This Is EXACTLY What To Say If You Want A Raise, But Aren't Sure How To Ask For One

by Natalia Lusinski
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You may have a job you love, though it may also come with some challenges, such as office politics or having to work a lot of overtime. While you don’t think those are too big a deal, something else may be — asking for a raise. You flash back to your initial interview with the company, when they said you’d be eligible for a raise at the one-year mark after your annual review. However, perhaps it’s been more than a year and you have yet to broach the asking-for-a-raise topic. Well, you’re probably not alone. If you are not sure how to go about it, knowing what to say if you want a raise will make things much easier.

“Women typically are much less likely to ask for a raise, because they’re afraid of seeming difficult or less likable (and research shows that women who negotiate are actually perceived as less likable, so this is a rational fear),” Emily Shutt, ACC, Money Mastery Coach, tells Bustle. “However, negotiating your salary throughout your career is crucial to closing the gender wage gap — whether you see it as a ‘necessary evil’ for the good of womankind or as an opportunity to develop confidence in your ability to articulate your value in the workplace — it matters.” Shutt also says asking is worth it, as it often results in getting the raise.

“What most women don’t realize, but research supports, is that in the majority of cases women who ask for raises do get them; they just ask for them way less often, and that’s the problem,” she says. “While there also needs to be a cultural shift around how we perceive women who negotiate, by failing to do so for fear of seeming less ‘nice,’ we shortchange ourselves financially (and emotionally) long-term, and only add fuel to the fire of wage inequality in the workplace.”

Like Shutt says, the key is asking in the first place. If you want to know exactly how to prep and what you should say if you want to ask for a raise, here’s what some career and finance experts advise.


Make A List Of Personal Wins Before You Meet

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Chances are, you probably make more of a difference at your company than you realize — in a good way, of course. And, once you start writing them all down, they’ll probably add up to many more than you thought.

“In preparation for the salary conversation with your boss, first start by making a list of personal wins,” Brianna McGurran, student finance and careers expert at NerdWallet. “Do this regularly so you don’t forget the amazing work you do. Start a Google doc or email draft and jot down metrics or pieces of praise that demonstrate your value to the team."


Make Sure You're Having Regular Check-Ins With Your Boss

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Even if it’s not the time of year you’re going to ask for a raise, Maggie Germano, Certified Financial Education Instructor and financial coach for women, suggests checking in with your boss regularly if you're not doing so already. “Most bosses are not going to decide to give you a raise or promotion on their own,” she tells Bustle. “You need to ask for it, while also showing that you deserve it. So if you don’t already have regular check-ins, set them up. Meet weekly or bi-weekly to let your boss know what you’re working on and any successes you’ve had. Also, make sure to ask your boss for feedback from them. This can be a difficult conversation to have, but it’s so important!”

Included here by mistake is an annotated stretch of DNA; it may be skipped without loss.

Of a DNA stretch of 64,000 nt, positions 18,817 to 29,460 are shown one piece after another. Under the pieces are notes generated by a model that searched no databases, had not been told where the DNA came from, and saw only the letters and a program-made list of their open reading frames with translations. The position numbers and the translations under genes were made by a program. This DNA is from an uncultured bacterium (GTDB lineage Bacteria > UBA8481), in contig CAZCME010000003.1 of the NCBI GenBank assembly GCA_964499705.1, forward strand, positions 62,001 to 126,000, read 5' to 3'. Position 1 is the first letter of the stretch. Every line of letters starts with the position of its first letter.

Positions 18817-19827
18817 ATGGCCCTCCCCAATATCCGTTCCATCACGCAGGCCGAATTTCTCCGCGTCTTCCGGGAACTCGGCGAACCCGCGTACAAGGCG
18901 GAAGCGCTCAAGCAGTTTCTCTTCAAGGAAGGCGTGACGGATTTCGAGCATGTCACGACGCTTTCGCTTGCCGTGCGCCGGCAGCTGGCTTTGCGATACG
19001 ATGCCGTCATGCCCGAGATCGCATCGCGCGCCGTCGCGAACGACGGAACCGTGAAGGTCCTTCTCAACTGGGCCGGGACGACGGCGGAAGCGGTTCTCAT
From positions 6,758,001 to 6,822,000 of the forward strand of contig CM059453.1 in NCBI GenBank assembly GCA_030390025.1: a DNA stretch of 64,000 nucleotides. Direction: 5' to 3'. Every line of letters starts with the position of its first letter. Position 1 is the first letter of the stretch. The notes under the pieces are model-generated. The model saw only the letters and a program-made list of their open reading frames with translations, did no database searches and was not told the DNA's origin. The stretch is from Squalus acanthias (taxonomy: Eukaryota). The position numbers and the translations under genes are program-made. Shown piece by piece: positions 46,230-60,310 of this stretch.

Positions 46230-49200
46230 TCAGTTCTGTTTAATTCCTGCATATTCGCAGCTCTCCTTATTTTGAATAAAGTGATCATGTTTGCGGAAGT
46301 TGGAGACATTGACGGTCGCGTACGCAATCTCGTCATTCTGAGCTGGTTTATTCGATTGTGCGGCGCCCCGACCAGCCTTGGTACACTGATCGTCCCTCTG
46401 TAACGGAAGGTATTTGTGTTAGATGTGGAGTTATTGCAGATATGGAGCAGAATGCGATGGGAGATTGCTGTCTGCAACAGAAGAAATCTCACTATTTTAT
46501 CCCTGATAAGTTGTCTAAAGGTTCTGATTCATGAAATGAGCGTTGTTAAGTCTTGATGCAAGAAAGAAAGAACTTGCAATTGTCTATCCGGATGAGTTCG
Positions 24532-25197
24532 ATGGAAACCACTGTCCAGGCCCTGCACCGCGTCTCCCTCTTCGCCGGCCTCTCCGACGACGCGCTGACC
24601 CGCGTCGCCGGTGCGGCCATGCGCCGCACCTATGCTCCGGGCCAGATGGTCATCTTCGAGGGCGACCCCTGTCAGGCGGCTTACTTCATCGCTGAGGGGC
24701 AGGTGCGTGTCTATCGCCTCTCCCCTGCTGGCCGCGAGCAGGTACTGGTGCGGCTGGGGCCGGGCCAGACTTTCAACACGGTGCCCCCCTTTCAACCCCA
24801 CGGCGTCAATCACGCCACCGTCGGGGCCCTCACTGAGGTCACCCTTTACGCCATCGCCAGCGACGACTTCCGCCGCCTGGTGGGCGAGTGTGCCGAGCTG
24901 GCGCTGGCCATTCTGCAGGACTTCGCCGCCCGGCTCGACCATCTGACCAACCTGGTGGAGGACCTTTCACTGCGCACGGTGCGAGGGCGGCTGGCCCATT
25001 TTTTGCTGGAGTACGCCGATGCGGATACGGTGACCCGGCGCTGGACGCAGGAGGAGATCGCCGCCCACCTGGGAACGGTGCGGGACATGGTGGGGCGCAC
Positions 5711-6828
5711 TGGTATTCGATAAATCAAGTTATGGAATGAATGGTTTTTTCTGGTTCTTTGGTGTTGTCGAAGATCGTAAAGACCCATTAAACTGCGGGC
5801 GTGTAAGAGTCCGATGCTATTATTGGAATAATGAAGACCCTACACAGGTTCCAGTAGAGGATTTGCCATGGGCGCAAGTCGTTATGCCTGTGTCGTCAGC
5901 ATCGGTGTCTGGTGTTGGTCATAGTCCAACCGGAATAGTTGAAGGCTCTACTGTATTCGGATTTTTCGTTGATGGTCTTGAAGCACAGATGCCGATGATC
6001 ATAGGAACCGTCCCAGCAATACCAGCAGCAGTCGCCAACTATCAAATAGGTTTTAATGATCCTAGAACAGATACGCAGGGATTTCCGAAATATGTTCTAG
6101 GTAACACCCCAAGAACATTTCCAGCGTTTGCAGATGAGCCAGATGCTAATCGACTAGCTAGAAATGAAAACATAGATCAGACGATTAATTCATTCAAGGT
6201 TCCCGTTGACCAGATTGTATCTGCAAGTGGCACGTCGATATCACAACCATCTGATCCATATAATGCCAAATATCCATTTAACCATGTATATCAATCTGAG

In asking for feedback, Germano has a few ideas. “Ask if there is anything you can do better, if there’s anything you’re already doing well, and if they have any advice for moving up within the organization,” she says. “Then, when you’re ready to ask for a raise, use one of these regular meetings to do so, and make sure you bring your research and proof of why you deserve the raise!”


Talk To Mentors In The Same Industry And Do Research To Figure Out The Raise Amount Beforehand

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You still may not know how much of a raise to ask for, and that’s where talking to mentors in your field comes into play. McGurran says to do this to determine how much more money you should ask for. “The average raise varies across industries, and some companies have more room to boost your salary than others, depending on performance and budget,” she says.

You should also look online. “You can find the going rate for your role using tools like LinkedIn Salary, PayScale and Glassdoor’s Know Your Worth estimator, so you’ll learn if you’re underpaid based on industry and location,” McGurran says. Germano agrees about assessing what others in your job are making. “With all this information in hand, you’ll be able to point to it to back up your ask,” she says. “Your boss (and HR) will see that you have legitimate salary data, not just the desire for more money.”


Choose A Monetary Figure And Stick With It

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You may not be comfortable asking for the raise amount you really want — and deserve — but now’s the time to practice asking for it. “Make sure you also get clear on how much money you really want, not just what you think you can get,” Germano says. “What you desire matters!”


Set Up Your Asking-For-A-Raise Meeting In Advance

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While you may be having regular check-ins with your boss, it’s also good to schedule your asking-for-a-raise meeting in advance. “Most companies only offer small yearly cost-of-living raises (if they even offer pay increases at all), which means the responsibility to dramatically increase your salary is squarely yours,” Teague Simoncic, career coach with Ama La Vida, tells Bustle. “If your company is one to offer standard yearly increases, schedule a meeting with your supervisor a few months before then to discuss your raise request in order to give them enough time to work it into the rest of that year’s budget changes.”